'Israel can't afford rupture with Diaspora over Western Wall'

Knesset Speaker Yuli Edelstein expressed concerned about the lack of dialogue surrounding the Kotel crisis.

YULI EDELSTEIN prays at the Western Wall after his release from the Russian gulag in 1987 (photo credit: KNESSET SPEAKER YULI EDELSTEIN'S OFFICE)
YULI EDELSTEIN prays at the Western Wall after his release from the Russian gulag in 1987
Israel and Diaspora Jewry need to renew discussions about the egalitarian section of the Western Wall, Knesset Speaker Yuli Edelstein said in Moscow on Thursday.
“I’m very worried by the fact that it’s been a tense week and that there is no dialogue,” he said.” I think that we all have to calm down and get back to the table and restart the discussions.”
Edelstein said Israel “can’t afford” a situation in which Diaspora leadership won’t speak to Israeli leaders, and vice-versa and that there must be a “technical, political” solution to the matter.
In comments directed toward the Orthodox community, he said that allowing others to pray as they wish is not the same as giving up.
“We don’t have to compromise on our values, or on our Mitzvas, or on our way of life. That is something I wouldn’t be prepared to do for anything,” Edelstein said, noting how he was punished repeatedly for being religious in the Soviet Union. “People understand that I was not prepared to compromise under very difficult circumstances. But that is not what is being demanded.”
“The Western Wall belongs to all the Jewish people and, you know what, in a wider sense, to the world too, to all the religions,” he said.
Citing his own history, Edelstein pointed out that Conservative and Reform Jews played an active role in the struggle to free Soviet Jewry.
When he went to the Western Wall for the first time after being released from a Soviet labor camp, the note he put in the Kotel’s cracks contained a wish that all Jews would be able to visit the Kotel.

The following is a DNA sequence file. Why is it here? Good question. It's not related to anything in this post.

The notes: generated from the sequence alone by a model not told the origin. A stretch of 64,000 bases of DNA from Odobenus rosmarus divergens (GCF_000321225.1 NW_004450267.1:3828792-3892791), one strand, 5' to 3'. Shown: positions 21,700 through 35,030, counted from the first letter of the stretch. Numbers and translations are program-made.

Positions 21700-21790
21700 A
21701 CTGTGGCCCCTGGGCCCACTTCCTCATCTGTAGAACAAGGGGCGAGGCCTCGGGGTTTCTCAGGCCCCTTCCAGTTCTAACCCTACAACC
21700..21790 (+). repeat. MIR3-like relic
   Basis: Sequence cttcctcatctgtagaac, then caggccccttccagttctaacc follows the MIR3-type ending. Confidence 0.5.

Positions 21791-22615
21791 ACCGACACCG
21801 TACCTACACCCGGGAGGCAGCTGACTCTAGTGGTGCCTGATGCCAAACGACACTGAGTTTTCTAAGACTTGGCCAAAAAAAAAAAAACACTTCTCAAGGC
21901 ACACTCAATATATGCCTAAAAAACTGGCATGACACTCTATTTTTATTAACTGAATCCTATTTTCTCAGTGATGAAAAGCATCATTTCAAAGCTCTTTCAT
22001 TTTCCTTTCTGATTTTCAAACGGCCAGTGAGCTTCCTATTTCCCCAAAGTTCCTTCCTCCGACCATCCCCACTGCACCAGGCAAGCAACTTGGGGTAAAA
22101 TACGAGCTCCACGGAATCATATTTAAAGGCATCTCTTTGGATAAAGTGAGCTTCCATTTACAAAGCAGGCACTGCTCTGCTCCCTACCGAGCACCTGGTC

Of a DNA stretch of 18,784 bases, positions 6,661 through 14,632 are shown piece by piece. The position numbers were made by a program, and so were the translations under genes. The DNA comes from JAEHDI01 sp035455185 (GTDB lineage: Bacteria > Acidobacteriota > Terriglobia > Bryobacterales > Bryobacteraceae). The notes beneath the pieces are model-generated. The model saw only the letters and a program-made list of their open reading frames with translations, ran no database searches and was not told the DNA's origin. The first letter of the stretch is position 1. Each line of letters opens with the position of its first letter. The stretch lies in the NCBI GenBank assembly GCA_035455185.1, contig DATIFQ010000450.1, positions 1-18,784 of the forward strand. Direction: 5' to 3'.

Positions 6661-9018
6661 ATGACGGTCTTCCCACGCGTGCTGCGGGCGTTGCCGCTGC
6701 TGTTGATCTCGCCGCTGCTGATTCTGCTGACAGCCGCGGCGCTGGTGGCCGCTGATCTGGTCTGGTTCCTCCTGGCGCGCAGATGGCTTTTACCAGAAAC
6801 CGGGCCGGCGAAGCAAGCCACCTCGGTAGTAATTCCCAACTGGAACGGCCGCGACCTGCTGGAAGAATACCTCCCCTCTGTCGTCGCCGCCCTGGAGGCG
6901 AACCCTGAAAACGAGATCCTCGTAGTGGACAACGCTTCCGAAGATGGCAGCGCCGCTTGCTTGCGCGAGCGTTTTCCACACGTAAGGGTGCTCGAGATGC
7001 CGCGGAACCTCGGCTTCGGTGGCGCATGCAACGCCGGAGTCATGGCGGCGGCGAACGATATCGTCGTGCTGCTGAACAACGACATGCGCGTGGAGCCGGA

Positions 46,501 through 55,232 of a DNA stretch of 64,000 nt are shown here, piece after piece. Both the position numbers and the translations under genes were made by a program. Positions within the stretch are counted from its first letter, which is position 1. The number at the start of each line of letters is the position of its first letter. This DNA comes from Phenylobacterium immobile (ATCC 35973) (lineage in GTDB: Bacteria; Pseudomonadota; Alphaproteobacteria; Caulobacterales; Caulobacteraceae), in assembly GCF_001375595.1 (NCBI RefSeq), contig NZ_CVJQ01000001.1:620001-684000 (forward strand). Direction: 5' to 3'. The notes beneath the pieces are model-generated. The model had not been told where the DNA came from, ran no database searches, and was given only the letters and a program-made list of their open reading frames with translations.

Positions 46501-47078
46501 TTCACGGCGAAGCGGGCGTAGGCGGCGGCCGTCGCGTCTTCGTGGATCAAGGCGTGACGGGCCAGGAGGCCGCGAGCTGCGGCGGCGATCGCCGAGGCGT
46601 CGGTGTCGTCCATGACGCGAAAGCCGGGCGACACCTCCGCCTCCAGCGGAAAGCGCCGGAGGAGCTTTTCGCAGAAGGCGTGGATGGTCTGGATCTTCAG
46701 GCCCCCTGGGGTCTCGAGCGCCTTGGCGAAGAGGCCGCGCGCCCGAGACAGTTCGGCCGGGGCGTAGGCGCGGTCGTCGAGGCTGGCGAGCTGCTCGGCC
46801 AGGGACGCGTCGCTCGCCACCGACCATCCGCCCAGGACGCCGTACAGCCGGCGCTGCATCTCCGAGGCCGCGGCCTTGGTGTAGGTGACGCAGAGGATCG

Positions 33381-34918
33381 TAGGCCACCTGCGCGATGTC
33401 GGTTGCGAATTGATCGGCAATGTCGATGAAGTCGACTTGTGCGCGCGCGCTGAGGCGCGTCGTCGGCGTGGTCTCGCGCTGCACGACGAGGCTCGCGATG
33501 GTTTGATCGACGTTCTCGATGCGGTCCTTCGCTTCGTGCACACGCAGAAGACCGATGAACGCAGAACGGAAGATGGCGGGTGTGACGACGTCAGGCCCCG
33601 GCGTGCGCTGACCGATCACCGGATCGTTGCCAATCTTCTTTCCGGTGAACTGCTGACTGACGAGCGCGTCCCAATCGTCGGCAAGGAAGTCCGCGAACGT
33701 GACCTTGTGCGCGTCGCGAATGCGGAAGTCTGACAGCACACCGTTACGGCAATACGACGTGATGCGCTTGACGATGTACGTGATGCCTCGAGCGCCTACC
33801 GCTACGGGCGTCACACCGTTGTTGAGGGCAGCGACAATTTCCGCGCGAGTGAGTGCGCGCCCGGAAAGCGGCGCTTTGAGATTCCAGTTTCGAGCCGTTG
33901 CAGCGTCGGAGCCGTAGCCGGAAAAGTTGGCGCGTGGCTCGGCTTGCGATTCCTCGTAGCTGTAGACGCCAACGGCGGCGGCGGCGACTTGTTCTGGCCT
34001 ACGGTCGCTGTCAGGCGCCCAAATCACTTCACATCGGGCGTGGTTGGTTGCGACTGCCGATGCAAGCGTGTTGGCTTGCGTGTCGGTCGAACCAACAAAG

Meanwhile, President Reuven Rivlin has been inundated with requests to voice an opinion on the Western Wall argument. Does he believe that the Wall is sacred only to a certain segment of the Israeli population that believes in gender segregation, or does he go along with the American concept, the family that prays together stays together? It was understandable that both sides should turn to the president who has intensively advocated unity and equal opportunity among what he calls the four tribes of Israel – one of which is not Jewish.
On Thursday afternoon, members of the president’s spokesmen’s team began telephoning media outlets to say that the president was releasing a statement.
Anyone who thought that Rivlin was going to take sides was mistaken as the statement was totally noncommittal. In the introduction Rivlin – who on other occasions has described himself as “secular Orthodox” – reminisced how during the British Mandate period, he would accompany his father to the Wall at the conclusion of Yom Kippur to hear the blowing of the shofar. He described the diversity of the crowd without mentioning a separate women’s section, and the efforts made to protect the shofar blower from the Mandate police. This, for him, was symbolic of the eternal faith of the people.
Fast forward 50 years to the reunification of Jerusalem and the return to the remnants of the Temple.
“In those moments it was clear to all of us that the hope of the Jewish people had been realized, and since then we have all been involved in reconstructing our homeland,” Rivlin said.